“Breonna Taylor is not a ‘co-defendant’ in a criminal case. She’s dead. Way to try and attack a woman when she’s not even here to defend herself.”
Aguiar described the wording of the plea proposal as “absolutely disgusting.”
Wine told WDRB in a statement that the offer that included Taylor was a “draft” and part of the negotiations with Glover and his defense attorney. That defense lawyer, Scott Barton, told the news station that he received several plea offers on behalf of his client.
Taylor’s name was not in the most recent offer, Barton said.
Wine said in a statement that, “out of respect for ... Taylor,” he had her name removed from any other negotiation plea sheets.
Glover’s interview with the Courier Journal came a day after the newspaper reported on an internal report from within the Louisville Metro Police Department that alleges Taylor had more extensive ties with Glover than previously made public. Along with the 39-page report, the paper reviewed transcripts from jailhouse phone calls Glover made during multiple stays in the metro jail.
According to the report, GPS tracking of Glover’s Dodge Charger showed the car was driven to Taylor’s home six times in January. Photos included in the document show him going in and out of her apartment.
In a Jan. 3 call from the jail, Glover called Taylor and asked her to contact one of his co-defendants in the April 22 drug case to bail him out. The Courier Journal reported that Taylor responded that the man was “already at the trap,” slang for a drug house.
In another call Glover made to his current girlfriend on March 13, after Taylor’s killing, he told the woman Taylor had been “handling all (his) money and that she’d been holding $8,000 for him.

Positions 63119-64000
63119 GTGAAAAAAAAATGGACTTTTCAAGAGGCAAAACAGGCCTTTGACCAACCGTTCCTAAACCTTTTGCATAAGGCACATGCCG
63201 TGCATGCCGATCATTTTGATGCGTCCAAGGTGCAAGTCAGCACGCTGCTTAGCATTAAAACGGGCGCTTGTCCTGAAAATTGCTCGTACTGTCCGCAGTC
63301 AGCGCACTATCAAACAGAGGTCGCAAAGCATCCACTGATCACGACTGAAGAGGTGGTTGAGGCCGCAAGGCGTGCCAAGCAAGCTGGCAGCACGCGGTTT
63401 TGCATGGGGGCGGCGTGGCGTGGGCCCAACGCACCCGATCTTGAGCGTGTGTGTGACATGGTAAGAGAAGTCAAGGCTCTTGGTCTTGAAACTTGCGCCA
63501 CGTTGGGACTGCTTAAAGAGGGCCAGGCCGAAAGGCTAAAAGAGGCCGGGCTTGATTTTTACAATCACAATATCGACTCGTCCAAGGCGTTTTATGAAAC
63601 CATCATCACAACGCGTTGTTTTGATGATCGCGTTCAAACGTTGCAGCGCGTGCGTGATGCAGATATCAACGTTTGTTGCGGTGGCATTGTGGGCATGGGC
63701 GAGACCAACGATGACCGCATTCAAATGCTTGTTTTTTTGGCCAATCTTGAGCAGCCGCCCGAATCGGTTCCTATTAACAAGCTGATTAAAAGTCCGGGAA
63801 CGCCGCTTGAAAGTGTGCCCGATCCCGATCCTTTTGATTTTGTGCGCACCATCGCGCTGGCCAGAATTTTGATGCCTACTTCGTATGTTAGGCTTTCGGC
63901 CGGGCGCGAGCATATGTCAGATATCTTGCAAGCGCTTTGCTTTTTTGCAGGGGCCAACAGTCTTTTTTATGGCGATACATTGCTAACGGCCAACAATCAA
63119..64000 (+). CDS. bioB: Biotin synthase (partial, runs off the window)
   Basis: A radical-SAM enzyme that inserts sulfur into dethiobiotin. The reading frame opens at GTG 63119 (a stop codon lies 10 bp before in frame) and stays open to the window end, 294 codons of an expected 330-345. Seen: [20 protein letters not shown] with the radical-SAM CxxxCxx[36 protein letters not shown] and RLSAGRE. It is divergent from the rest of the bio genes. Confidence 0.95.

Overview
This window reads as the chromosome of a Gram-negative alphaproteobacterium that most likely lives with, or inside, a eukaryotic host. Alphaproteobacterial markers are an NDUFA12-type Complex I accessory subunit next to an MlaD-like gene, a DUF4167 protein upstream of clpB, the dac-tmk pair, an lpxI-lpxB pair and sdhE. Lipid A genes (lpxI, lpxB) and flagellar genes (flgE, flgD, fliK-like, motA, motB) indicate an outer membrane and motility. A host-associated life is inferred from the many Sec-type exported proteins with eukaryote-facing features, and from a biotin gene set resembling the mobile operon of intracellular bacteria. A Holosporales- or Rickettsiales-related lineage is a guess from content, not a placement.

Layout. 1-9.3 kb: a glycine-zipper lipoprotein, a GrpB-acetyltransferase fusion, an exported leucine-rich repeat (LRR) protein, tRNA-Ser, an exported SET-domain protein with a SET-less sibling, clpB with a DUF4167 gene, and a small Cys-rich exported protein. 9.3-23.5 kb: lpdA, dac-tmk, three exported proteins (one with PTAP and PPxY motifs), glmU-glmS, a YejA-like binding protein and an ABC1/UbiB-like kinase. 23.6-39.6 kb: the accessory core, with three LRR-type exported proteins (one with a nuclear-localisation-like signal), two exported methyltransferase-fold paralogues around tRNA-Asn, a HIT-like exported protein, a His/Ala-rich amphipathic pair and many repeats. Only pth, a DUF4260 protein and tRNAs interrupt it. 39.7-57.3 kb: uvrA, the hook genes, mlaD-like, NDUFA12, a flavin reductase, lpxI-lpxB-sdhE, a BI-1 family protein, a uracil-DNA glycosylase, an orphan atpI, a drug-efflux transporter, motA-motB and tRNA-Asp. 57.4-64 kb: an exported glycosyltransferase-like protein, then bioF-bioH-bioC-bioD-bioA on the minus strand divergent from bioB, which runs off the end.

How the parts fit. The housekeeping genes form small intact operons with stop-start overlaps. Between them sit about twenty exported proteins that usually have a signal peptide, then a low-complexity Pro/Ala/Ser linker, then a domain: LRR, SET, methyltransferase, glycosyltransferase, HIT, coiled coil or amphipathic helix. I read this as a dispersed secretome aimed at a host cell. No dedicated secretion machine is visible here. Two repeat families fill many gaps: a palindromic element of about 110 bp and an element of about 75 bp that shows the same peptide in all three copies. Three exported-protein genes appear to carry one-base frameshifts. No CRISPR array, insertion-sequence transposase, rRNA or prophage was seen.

None of the supposed cash was found in Taylor’s apartment, and the newspaper reported that it could not substantiate Glover’s jailhouse claim that Taylor held drug money for him.
A Fraternal Order of Police spokesman told the Courier Journal that he wished the information contained in the report had been made public sooner. He said it would have countered initial reports that police officers raided the wrong apartment.
Though Taylor’s apartment was not the main target in the investigation, and Glover had already been arrested prior to the raid at her home, her address was listed on the search warrant.
Keturah Herron, of the American Civil Liberties Union of Kentucky, told the Courier Journal that the internal report was a case of victim-blaming.
“We have seen this, historically, not just in Breonna’s case, but in cases across the nation,” Herron said. “They did it with Freddie Gray. They did it with Trayvon Martin. And then just recently, they did it with Jacob Blake.
“What’s important here is that regardless of what Breonna was involved in from the day that she was born until March 13, it does not give reason for her to be murdered the way she was murdered.”
Robert Schroeder, interim chief of the Louisville Metro Police Department, and Louisville Mayor Greg Fischer also criticized the release of the internal report. Schroeder took issue with the leak potentially compromising investigations into Taylor’s shooting.
“We want to protect the integrity of all of our investigations,” Schroeder said, according to the Courier Journal. “This kind of leak and this kind of reporting is simply not helpful to the process. It seems irrelevant to the goal of getting justice, peace and healing for our community.”
Fischer agreed, saying it would be “unjust to draw conclusions about this case before the investigation is complete and the full truth comes out.” He said the report represented “a small fraction” of the investigation and that releasing “select information” is divisive at a time when the city needs unity.
“Breonna Taylor’s death was a tragedy. Period,” Fischer said. “Justice, peace and healing are what is needed for her, for her family and for our community.”
Cox Media Group